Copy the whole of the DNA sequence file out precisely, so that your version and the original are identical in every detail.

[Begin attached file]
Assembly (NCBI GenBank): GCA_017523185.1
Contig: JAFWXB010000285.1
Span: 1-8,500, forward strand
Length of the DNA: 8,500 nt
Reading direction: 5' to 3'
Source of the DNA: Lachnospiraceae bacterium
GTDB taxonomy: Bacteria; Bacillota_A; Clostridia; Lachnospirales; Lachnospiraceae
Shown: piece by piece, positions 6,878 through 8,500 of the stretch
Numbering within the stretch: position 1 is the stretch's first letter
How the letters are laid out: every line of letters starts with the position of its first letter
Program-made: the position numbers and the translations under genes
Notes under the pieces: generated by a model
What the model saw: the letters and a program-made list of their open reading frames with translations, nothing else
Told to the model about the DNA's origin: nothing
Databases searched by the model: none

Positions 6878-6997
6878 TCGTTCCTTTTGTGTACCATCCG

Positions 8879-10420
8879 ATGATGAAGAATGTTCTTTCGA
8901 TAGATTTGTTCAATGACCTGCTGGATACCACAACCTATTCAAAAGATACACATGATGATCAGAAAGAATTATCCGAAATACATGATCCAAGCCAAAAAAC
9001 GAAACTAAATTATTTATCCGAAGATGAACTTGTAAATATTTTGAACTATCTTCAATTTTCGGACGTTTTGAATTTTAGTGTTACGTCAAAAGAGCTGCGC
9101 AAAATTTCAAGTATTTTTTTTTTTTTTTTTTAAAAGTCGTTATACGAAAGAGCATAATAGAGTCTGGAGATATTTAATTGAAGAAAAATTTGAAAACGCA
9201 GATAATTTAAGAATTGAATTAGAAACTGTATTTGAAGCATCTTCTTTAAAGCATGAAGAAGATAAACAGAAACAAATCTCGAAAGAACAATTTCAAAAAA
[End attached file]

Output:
Assembly (NCBI GenBank): GCA_017523185.1
Contig: JAFWXB010000285.1
Span: 1-8,500, forward strand
Length of the DNA: 8,500 nt
Reading direction: 5' to 3'
Source of the DNA: Lachnospiraceae bacterium
GTDB taxonomy: Bacteria; Bacillota_A; Clostridia; Lachnospirales; Lachnospiraceae
Shown: piece by piece, positions 6,878 through 8,500 of the stretch
Numbering within the stretch: position 1 is the stretch's first letter
How the letters are laid out: every line of letters starts with the position of its first letter
Program-made: the position numbers and the translations under genes
Notes under the pieces: generated by a model
What the model saw: the letters and a program-made list of their open reading frames with translations, nothing else
Told to the model about the DNA's origin: nothing
Databases searched by the model: none

Positions 6878-6997
6878 TCGTTCCTTTTGTGTACCATCCG

Positions 8879-10420
8879 ATGATGAAGAATGTTCTTTCGA
8901 TAGATTTGTTCAATGACCTGCTGGATACCACAACCTATTCAAAAGATACACATGATGATCAGAAAGAATTATCCGAAATACATGATCCAAGCCAAAAAAC
9001 GAAACTAAATTATTTATCCGAAGATGAACTTGTAAATATTTTGAACTATCTTCAATTTTCGGACGTTTTGAATTTTAGTGTTACGTCAAAAGAGCTGCGC
9101 AAAATTTCAAGTATTTTTTTTTTTTTTTTTTAAAAGTCGTTATACGAAAGAGCATAATAGAGTCTGGAGATATTTAATTGAAGAAAAATTTGAAAACGCA
9201 GATAATTTAAGAATTGAATTAGAAACTGTATTTGAAGCATCTTCTTTAAAGCATGAAGAAGATAAACAGAAACAAATCTCGAAAGAACAATTTCAAAAAA